JW: Although Olson has his own bit, you know. Often the way he would articulate things would be in terms of, "this is the problem--this is where we got off the track. And the solution will be..."

ED: No, I didn't mean that. I meant that now Matthew Arnold's a big no-no--inspector of schools and the ultimate whiteguy. |Both laughing~

JW: But you were referring a moment ago to Olson on Hesiod and then giving your take. Were you saying that you share Olson's view of that as a stable situation?

ED: Sure, the fact that the Theogony was a pastoral scene, with shepherds and nymphs and all the real life of a non-pernicious order. That is, there's no supra-national state; it just goes back to the hearth and, well, the real Romantic tie, actually.

JW: There's domesticity and the stable hearth and home tied in with the Confucian sense of the stable social order, right?

ED: Yes, these are the tales of that mythical time and reality, and who knows if there ever was or not, but anyway, that's the tract, and that's the report, and that's the book.

JW: All without this overarching state.

ED: And then you get into the hideous thing that apparently will never go away, which is the rise of the state and the shifting of people off the land to the city which started then, and nevermore will people ever be left alone to do what, presumably, they ought to do. And they will be slaves forever, as they are now. Slavery simply shifts its terms. It never ends. There's one kind of slave that's black and came across on a ship, on a shelf, and there's another kind of slave that was born in Manchester in 1710.

JW: Indeed, a wage slave. Speaking of which, how important has a Marxian analysis of this historical development been to you?

ED: Well, not ideologically at all, but in terms of a storyteller and as a writer of a great book, very, very important. I mean, after all, Das Kapital is one of the funniest books ever written. |Both laughing~ Unfortunately, Marxists never read it and don't know that. That's why they're so humorless. You know, in spite of all the jokes, Karl Marx was a greater wit than the Marx Brothers, really.

JW: I was wondering if it's been important for you to define or characterize your own politics. In Abhorrences there are a lot of specific references to capitalism, and that critique extends throughout your work. I was reading, at UCLA, your letters to LeRoi Jones in the early sixties, and there was an exchange about Cuba where at one point you referred to yourself as an "anti-state guy." A lot of poets, like Rexroth and Duncan, called themselves anarchists. But has this been important for you--to characterize yourself as some kind of Marxist or an anarchist?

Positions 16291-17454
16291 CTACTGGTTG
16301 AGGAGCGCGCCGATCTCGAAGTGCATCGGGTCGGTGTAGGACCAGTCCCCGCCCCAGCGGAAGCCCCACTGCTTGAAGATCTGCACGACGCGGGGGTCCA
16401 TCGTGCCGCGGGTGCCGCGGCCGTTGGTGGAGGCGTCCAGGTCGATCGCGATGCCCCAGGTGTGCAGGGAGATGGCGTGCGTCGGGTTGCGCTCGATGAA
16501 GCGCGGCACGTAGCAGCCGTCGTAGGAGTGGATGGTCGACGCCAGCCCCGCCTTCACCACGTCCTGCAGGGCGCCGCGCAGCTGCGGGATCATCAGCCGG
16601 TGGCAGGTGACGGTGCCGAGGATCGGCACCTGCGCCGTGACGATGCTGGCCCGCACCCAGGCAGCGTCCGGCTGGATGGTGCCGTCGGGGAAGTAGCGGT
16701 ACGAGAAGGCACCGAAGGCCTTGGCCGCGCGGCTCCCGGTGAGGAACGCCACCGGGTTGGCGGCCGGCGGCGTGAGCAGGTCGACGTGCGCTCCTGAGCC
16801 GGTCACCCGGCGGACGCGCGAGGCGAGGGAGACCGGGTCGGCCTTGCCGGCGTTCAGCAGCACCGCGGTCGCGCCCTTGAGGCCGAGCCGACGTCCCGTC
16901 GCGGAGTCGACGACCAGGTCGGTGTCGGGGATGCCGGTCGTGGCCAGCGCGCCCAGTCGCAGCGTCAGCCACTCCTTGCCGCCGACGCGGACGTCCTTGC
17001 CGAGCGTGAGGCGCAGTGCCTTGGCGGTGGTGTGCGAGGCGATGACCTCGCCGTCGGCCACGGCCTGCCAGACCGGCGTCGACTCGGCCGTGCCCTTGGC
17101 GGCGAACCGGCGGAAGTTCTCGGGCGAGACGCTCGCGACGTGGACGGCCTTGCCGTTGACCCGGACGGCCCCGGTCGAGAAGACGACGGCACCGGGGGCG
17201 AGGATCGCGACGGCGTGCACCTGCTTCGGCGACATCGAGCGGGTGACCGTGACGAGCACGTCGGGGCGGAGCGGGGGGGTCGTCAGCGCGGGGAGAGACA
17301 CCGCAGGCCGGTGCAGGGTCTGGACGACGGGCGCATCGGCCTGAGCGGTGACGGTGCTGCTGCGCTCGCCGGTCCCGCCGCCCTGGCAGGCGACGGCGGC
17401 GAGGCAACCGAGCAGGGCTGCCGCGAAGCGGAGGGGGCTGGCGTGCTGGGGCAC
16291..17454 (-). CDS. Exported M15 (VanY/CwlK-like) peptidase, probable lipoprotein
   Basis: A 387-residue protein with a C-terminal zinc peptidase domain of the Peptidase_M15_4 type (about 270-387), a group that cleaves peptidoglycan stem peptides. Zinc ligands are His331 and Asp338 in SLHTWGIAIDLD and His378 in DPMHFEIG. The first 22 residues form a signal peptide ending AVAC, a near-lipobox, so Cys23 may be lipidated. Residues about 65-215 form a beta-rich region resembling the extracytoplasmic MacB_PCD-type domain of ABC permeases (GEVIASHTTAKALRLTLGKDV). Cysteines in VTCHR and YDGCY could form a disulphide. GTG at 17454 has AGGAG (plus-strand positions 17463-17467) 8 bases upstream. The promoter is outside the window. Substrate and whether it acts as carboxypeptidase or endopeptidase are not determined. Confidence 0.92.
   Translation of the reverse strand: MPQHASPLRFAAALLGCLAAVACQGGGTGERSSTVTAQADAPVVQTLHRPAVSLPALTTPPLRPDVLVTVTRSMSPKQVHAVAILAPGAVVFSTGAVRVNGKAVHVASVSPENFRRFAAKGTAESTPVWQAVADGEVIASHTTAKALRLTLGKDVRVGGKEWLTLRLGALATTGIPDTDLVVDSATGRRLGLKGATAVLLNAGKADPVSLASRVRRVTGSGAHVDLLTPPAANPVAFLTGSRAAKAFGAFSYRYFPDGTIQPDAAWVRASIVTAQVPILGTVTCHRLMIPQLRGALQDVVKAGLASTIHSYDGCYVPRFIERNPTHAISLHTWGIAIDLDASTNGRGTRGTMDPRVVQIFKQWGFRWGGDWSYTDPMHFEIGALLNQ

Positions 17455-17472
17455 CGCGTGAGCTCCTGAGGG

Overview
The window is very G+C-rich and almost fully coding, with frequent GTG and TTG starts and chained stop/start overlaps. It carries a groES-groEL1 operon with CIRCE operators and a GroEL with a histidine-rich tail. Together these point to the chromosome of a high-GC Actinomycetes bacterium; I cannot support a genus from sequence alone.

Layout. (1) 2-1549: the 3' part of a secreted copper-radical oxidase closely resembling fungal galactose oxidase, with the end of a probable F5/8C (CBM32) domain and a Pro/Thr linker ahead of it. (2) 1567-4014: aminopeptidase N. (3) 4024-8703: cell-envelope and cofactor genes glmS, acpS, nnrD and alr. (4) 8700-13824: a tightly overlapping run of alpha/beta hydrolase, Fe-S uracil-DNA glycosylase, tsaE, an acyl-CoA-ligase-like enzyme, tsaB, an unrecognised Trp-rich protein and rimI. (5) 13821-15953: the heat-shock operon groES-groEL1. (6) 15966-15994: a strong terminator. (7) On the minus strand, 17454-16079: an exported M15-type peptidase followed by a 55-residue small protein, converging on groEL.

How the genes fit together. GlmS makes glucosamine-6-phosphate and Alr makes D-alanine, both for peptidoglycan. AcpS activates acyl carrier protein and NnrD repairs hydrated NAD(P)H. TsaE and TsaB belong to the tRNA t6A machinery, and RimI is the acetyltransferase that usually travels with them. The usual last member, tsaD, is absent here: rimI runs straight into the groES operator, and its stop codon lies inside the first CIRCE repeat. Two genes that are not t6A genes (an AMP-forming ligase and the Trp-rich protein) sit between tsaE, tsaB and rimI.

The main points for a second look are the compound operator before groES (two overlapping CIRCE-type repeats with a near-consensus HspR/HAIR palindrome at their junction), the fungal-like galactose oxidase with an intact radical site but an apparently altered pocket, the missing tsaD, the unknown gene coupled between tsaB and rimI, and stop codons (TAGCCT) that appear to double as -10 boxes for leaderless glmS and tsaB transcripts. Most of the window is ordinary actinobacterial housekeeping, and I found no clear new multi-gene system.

ED: One of my problems is that I don't really have any politics because I could never really understand what an anarchist really was. Because even though I think that the state is the most pernicious invention, after God, that man ever perfected, I still could never conceive of how anarchism would work. You know, I certainly believe it, but I just couldn't see it. So I don't know. I guess I'm not an anarchist. Actually, I'm not anything, really; I'm just against everything because I know it's bad. If it's proposed by mankind, then it's gotta be fucked. Which is not a politics, actually. |Both laughing~

JW: A friend of mine is becoming more of a Hegelian day by day, and when we were talking about Rexroth's and Duncan's anarchism, he said, "the state is like an armchair--you need something to sit in," despite all the problems. And it's hard to know exactly how to respond to such dismissals of the anarchist critique.

ED: Well, it's a beast for one thing. There's no way to keep the state from becoming a beast. There are some very good proposals for states, and some are better than others, but they all become beasts. And they devour their populations like this one is doing right now. It's just devouring. There's no stopping them; they're incapable of not doing it. It eats its progeny. I remember Roi was saying to me, "what's all this anti-state stuff?" This was a long time ago. I don't know if he was a Stalinist at that point, but he was certainly getting there. And that made sense--I mean, in so far as it could--because he wanted a real order, man, in that respect. Because in his viewpoint, that's the only thing that could give possible protection, and he didn't care whether it worked or not. Now, obviously, it would be pretty difficult to be a Stalinist, I suppose. I saw him a couple of years ago, and we didn't talk about that; he doesn't get into that anymore, anyway. But there were some pretty stiff times back there.

JW: Part of what was happening at that time, in the so-called mainstream discourse, was Daniel's Bell's notion of the "end of ideology." And a lot of the avant-garde poets at the time were saying things like you were about being anti-state, and as I
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Title Annotation:American writer
Author:Wright, John
Publication:Chicago Review
Article Type:Interview
Date:Jan 1, 1992